How high-tech improvements resonate in Public Relations today, in a world where AI and Big Data have turned to be valuable tool in many businesses, what is the role of spokespersons in modern crisis management and how they build credibility – the most important intangible asset, it is discussed within this text.
Write: Jagoda Porpat Darrer, Business Communication Professional
Companies are operating in a high-speed environment as the rapid spread of information, rumors, and fake news on social media increases the risk of major organizational crises. To face this new reality, managers must now adopt new tactics of crisis management, new IT tools, and adapt very quickly to any eventualities to protect the reputation of their organization. Big data and artificial intelligence turn out to be valuable allies (Fabien and Prud’hommes, 2019).
Crisis communication management (CCM) 4.0 unveils a new paradigm in Public Relations. It appears chronologically after Crisis communication management 1.0 (until the mid 2000’s), Crisis communication management 2.0 (from late 2000’s until 2010) and Crisis communication management 3.0 (from 2010 to now) following the marketing evolution model and the online one. Artificial intelligence learns at a faster rate than ever and soon be able to help managers to make decisions based on facts, thanks to deep learning and algorithms based on advanced metadata, sentiment analysis, and natural language processing. Collaborative decision-making between humans and AI will soon become a reality and essential to managers. Fabien and Prud’hommes (2019) suggest, as do other experts, that AI will be able to generate credible messages to specific audiences on a regular basis. But it won’t be able to generate messages connected to human emotions during a crisis. Human managers will always have to make the final decision based on AI scenarios. The next generation of PR executives will have to master inner and outer diagnostics, especially inserious situations like crisis management. This means that they will have to have emotional intelligence already embedded into their leadership skills and be diagnostic driven, in order to make decisions based on a larger perspective that is especially crucial in crisis management.
CCM 4.0 includes important crisis preparation components that are crucial to the business communications strategy. Although the change is sometimes considered costly in time and money, the return on investment is easy to demonstrate, state Fabien and Prud’homme (2019). Top crisis management challenge is the effectiveness of leadership and decision-making. Having a crisis plan has proven to significantly reduce the impact of crisis. It encompasses nine pillars: credibility engineering, metadata, deep learning, AI, collaborative decision making, error management strategy, stress management, emotional intelligence and mindfulness, as suggest Fabien and Prud’homme (2019).
Crisis is inevitable. The 2020 has given communication experts, crisis managers and even head of states plenty of opportunities to exercise and to brush up the skills and abilities to manage crisis. Some has done a great job and some of them unveiled weaknesses of their management style and more, all the weaknesses and strengths on a personal, organizational and national level. In managing crisis, it is crucial to maintain credibility. Credibility is a part of the reputation building framework along branding, image and trust. It is the result of being believed by an audience. If the public does not believe a spokesperson or an organization, no communication is possible. That also means, if there is no communication, there is no way to end a crisis. Based on the Kouzes and Posner (2011) statement on leadership and on Prud’homme’s master’s dissertation (2004), credibility is a dialogue; it is a relationship built on mutual understanding. Kouzes and Posner (2011) also state that credibility is the foundation of leadership and that an audience must believe in a leader – Fabien and Prud’hommes (2019) add “or in an organization” – before people follow them – “listen to them.” The only way to build this mutual understanding is to build credibility before a crisis hits.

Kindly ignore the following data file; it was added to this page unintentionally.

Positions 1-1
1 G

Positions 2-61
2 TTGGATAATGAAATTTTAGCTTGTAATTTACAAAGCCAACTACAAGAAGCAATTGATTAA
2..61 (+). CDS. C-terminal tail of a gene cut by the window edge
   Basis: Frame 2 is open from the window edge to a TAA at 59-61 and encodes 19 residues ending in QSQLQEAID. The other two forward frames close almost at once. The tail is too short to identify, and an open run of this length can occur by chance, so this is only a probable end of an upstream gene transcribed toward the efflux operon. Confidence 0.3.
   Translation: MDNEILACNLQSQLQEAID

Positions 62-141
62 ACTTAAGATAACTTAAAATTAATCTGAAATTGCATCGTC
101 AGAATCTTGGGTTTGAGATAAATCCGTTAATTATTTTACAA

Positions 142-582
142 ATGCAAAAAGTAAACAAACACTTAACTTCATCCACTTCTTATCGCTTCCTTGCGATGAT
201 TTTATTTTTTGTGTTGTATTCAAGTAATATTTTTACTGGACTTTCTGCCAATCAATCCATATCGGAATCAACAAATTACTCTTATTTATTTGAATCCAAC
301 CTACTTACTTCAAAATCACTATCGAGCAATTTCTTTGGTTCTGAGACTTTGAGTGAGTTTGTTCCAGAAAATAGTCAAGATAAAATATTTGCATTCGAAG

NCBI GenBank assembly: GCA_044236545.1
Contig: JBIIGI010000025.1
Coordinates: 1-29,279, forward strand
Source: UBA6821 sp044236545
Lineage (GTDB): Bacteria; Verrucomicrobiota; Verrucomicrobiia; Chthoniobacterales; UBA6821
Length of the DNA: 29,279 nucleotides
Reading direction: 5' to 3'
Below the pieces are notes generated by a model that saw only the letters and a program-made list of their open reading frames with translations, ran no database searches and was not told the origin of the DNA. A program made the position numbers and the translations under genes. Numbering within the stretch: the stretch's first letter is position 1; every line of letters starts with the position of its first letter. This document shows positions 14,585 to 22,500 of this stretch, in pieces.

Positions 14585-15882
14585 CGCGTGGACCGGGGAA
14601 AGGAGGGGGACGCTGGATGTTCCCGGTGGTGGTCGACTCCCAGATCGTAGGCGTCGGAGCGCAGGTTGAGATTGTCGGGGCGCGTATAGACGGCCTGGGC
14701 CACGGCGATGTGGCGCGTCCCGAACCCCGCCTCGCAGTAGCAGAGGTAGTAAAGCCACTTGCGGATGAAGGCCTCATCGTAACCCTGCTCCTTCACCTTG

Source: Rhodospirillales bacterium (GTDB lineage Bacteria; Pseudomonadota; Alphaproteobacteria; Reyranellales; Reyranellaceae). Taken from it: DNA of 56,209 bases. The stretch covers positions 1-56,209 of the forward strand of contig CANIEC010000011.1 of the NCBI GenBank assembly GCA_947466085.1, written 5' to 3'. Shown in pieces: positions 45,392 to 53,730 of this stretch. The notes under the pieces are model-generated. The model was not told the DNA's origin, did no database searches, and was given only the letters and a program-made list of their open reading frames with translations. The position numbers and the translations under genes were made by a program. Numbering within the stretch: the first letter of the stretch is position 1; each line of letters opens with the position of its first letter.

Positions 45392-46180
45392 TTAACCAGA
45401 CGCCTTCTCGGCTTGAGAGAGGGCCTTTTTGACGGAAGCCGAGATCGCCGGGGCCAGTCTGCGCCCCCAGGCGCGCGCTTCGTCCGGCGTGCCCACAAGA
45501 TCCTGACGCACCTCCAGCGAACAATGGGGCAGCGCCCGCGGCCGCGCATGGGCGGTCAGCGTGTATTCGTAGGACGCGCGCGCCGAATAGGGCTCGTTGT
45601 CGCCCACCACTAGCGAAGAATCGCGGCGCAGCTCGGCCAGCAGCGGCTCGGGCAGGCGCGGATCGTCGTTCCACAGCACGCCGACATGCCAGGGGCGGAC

The findings of the research paper named Communicating COVID-19 Pandemic: Media Coverage of the Headquarters and the Use of Persuasion Strategies in Croatia by Marijana Grbeša (2020) indicate that the coverage of the key communicators during the first three months of the pandemic in Croatia was overwhelmingly positive. A challenging task of communicating the pandemic was assumed by the people associated with the Headquarters of Civil Protection of the Republic of Croatia. Four people from the team soon emerged as the faces of the battle against the virus: Vili Beroš, Croatian Minister of Health, Davor Božinović, Minister of Interior Affairs, Krunoslav Capak, the head of Croatian Institute for PublicHealth, and Alemka Markotić, the head of the Clinic for Infective Diseases ‘Dr. Fran Mihaljević’. They communicated mainly through daily press conferences that became the central media event for citizens confined to their homes. As Grbeša (2020) states the media and pundits praised ‘the fantastic four’ for their expertise, credibility, and sober communication. Commonly skeptical and distrustful citizens championed the efforts of the Headquarters and went along with their instructions. It is a prove that professional credibility in managing crisis communication can mobilize to action, protect reputation and homogenize people to overcome the crisis.